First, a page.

This volume compiles five papers modeling the effects of neoliberal economics on the emergence of Ebola and its aftermath.
Neoliberalism is currently the world's primary economic philosophy.
It centers international relations around globalizing laissez-faire economics for multinational companies, promoting free trade, deregulating economic markets, and shifting state expenditures in favor of private property.
The multidisciplinary teams represented here place both Ebola Makona, the Zaire Ebola virus variant that has infected 28,000 in West Africa, and Ebola Reston, which is currently emerging in industrial hog farms in the Philippines and China, within a multi-plank modeling framework.
Using a stochastic extinction model that one group spatializes, environmental stochasticity across the ecologies in which Ebola evolves is treated as an ecosystemic prophylaxis.
An agroecological logic gate is developed for epidemic control.
A Black-Scholes model explicitly links economic margins across agricultural systems to success in biocontrol.
This new control theory is further developed around the data-rate and rate-distortion theorems, a turbulence model, and cognitive symmetry breaking.
Lastly, a model of pandemic penetrance is used to explore the domino effects of serious outbreaks amplifying through the cascades of disasters that can follow deadly pandemics.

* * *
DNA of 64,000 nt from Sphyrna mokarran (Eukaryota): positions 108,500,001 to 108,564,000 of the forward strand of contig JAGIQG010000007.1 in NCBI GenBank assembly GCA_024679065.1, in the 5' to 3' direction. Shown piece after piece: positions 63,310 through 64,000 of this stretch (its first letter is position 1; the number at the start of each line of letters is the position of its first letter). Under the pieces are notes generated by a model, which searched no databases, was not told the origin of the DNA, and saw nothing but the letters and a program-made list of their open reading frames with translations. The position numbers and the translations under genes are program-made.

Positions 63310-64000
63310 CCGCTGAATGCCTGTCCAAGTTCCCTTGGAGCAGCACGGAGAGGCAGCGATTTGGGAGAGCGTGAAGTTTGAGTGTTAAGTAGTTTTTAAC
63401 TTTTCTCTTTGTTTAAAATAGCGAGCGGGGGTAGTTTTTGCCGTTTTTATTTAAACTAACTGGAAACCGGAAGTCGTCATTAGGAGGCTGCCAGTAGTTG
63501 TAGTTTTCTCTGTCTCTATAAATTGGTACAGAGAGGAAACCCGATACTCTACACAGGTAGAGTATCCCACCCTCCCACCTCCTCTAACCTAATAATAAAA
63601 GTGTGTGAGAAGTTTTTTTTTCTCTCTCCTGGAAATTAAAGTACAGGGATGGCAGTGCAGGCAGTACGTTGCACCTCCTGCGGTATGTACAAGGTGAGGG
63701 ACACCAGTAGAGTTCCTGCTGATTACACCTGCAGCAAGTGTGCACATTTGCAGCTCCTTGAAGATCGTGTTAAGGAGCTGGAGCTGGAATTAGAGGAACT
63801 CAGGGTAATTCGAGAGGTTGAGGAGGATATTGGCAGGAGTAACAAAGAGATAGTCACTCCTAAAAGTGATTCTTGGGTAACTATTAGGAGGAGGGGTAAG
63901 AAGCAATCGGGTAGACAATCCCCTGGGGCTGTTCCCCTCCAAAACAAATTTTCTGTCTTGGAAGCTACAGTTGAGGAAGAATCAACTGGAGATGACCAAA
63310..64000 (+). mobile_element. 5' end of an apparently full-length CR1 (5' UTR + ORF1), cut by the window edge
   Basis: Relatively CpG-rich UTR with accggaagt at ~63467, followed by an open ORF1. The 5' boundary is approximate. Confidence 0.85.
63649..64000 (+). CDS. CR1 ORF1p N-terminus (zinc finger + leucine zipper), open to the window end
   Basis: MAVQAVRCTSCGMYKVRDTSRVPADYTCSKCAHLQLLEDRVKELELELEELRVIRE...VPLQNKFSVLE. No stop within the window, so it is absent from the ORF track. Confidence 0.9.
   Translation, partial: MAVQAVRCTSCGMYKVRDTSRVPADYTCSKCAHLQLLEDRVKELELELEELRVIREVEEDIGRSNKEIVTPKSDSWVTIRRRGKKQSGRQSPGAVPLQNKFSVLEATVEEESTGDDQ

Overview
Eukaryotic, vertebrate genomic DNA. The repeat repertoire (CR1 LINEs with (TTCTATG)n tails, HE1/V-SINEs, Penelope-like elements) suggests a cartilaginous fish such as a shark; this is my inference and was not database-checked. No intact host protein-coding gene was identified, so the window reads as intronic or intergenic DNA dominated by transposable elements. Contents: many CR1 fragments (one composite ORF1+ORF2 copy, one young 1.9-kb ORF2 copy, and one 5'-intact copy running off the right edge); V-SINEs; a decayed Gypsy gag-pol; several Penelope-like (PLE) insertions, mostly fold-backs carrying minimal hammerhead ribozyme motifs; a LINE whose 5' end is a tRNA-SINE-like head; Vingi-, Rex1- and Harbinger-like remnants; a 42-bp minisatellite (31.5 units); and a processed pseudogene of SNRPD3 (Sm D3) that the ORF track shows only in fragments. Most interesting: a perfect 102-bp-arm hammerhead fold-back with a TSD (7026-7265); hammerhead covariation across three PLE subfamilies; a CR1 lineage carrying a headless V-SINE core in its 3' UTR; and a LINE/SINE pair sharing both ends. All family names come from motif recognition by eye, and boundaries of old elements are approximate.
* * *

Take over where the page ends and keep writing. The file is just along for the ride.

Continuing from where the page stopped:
All the models presented are contextualized by socioeonomic geographies specific to outbreak locales.Together the models suggest shifts in regional agroeconomics under the neoliberal doctrine, driving deforestation and monoculture production, destroying the ecosystemic "friction" with which local forests typically disrupt Ebola transmission.
The resulting collapse in such an ecological function accelerates pathogen spillover and propagation across the remaining host populations.
The failure on the part of current control efforts to assimilate such a structural context may render even an efficacious vaccine dysfunctional.
The authors propose an alternate science of disease and an adjunct program of interventions useful to researchers and public health officials alike.